|Inclusive jet pT differential cross sections for Z + one or more jet events. The measured differential cross section (black dots) is compared to the LOOPSIM + MCFM prediction (open circle). On the right many other theoretical predictions are shown.|
Our understanding of the strong force, called QCD (quantum chromodynamics) is very advanced. This theory describes the interactions between some of nature’s fundamental building blocks, quarks and gluons.
The highly energetic quarks and gluons released in the Tevatron proton-antiproton collisions produce collimated jets of particles, which can be detected by the experiments. These jets were produced in association with particles known as Z bosons.
You may know the Z as one of the carriers of the electroweak force, but here our focus is on their production in association with jets. The behavior of both the Z and the jets is predicted by the strong force.
Scientists at the Tevatron experiments have made many measurements of the Z particle, which decays into a pair of leptons (electrons or muons) and jets. Our results correspond to the full Tevatron Run II data set (9.6 inverse femtobarns). In this experiment we are concerned with comparing measured probabilities with theoretical predictions. This is complicated because we must understand how well the detector records the decay particles’ tracks and energies for the process of Z boson and jet production.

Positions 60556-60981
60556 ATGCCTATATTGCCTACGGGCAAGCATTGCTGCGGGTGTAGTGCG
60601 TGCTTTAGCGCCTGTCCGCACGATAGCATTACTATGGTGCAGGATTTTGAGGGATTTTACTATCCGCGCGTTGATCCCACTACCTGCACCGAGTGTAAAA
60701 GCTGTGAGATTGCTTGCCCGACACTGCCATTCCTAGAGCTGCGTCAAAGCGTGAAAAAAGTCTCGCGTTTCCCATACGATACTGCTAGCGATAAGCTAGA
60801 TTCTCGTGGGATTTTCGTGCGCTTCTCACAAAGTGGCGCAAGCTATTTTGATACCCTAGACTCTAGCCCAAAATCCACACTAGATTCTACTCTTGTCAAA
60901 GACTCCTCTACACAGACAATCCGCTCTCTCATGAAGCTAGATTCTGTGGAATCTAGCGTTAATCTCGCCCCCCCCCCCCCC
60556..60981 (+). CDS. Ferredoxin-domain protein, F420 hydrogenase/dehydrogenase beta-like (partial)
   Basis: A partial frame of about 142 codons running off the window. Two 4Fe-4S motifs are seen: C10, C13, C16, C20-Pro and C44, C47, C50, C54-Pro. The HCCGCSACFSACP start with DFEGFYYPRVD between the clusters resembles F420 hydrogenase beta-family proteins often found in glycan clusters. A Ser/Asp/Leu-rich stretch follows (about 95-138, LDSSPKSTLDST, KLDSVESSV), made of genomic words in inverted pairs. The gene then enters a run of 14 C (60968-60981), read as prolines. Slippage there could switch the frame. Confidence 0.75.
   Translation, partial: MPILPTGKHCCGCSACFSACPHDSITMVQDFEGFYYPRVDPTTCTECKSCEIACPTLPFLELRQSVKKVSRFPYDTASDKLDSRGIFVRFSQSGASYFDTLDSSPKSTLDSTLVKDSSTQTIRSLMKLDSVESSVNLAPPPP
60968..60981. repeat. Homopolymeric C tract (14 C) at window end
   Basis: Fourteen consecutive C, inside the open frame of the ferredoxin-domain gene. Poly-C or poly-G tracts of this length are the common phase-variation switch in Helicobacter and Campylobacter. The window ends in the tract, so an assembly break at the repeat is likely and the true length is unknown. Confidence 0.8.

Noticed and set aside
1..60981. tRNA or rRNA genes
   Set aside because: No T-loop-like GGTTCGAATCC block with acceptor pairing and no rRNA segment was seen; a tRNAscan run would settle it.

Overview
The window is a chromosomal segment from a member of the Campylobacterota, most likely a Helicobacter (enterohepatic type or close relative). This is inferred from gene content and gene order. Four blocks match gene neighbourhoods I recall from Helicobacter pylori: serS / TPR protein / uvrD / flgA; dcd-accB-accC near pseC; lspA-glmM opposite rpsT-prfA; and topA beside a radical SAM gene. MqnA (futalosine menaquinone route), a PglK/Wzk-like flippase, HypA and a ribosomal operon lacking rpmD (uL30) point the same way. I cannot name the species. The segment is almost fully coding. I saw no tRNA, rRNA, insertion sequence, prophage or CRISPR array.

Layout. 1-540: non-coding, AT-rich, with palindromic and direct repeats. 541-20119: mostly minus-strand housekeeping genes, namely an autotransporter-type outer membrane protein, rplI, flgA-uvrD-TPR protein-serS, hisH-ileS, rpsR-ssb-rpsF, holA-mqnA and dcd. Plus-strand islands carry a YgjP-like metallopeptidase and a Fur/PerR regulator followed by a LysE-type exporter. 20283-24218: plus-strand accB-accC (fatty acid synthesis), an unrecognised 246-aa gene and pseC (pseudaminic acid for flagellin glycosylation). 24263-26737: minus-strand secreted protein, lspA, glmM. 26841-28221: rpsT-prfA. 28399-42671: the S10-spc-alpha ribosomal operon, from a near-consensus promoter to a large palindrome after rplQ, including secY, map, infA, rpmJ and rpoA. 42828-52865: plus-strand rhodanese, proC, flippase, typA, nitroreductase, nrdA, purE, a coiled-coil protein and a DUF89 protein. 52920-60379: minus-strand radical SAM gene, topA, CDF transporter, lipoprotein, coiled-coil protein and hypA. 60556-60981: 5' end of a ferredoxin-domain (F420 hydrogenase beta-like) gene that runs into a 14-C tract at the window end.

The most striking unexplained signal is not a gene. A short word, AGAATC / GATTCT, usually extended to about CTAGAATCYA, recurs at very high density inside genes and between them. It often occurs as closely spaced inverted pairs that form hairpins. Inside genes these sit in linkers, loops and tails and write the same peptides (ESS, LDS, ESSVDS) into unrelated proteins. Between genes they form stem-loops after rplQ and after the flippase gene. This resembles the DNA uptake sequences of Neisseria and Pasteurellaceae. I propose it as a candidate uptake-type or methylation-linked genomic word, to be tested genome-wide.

The inclusive Z-plus-jets decay probabilities are measured for one, two, three and four jets. The results shown are from combining the decay modes in which the Z decays into an electron pair and in which it decays into a muon pair. This is the first CDF measurement of probabilities for decays into a Z particle and three or more jets.
The samples are very clean, and for the cases in which they include one or more jets, they contain only about 1.5 percent background. In the upper figure you can see results for the transverse momentum of the leading jet’s differential reaction probability for Z plus one or more jet events.
This result is of great interest to many theoretical physicists as can be seen by the large number of predictions. The agreements are good as can be expected, as theorists have looked at earlier results from CDF and DZero. The most accurate predictions are those of a simulation program called LOOPSIM + MCFM. This is an important Tevatron legacy measurement.
The results show beautiful agreement between theory and experiment and are important for understanding the association of Z and jets in searches for non-Standard Model physics.
—edited by Andy Beretvas
|Stefano Camarda (left) and Veronica Sorin both from Institut de Fisica d’Altes Energies, Barcelona, Spain, are the primary analysts for this result.|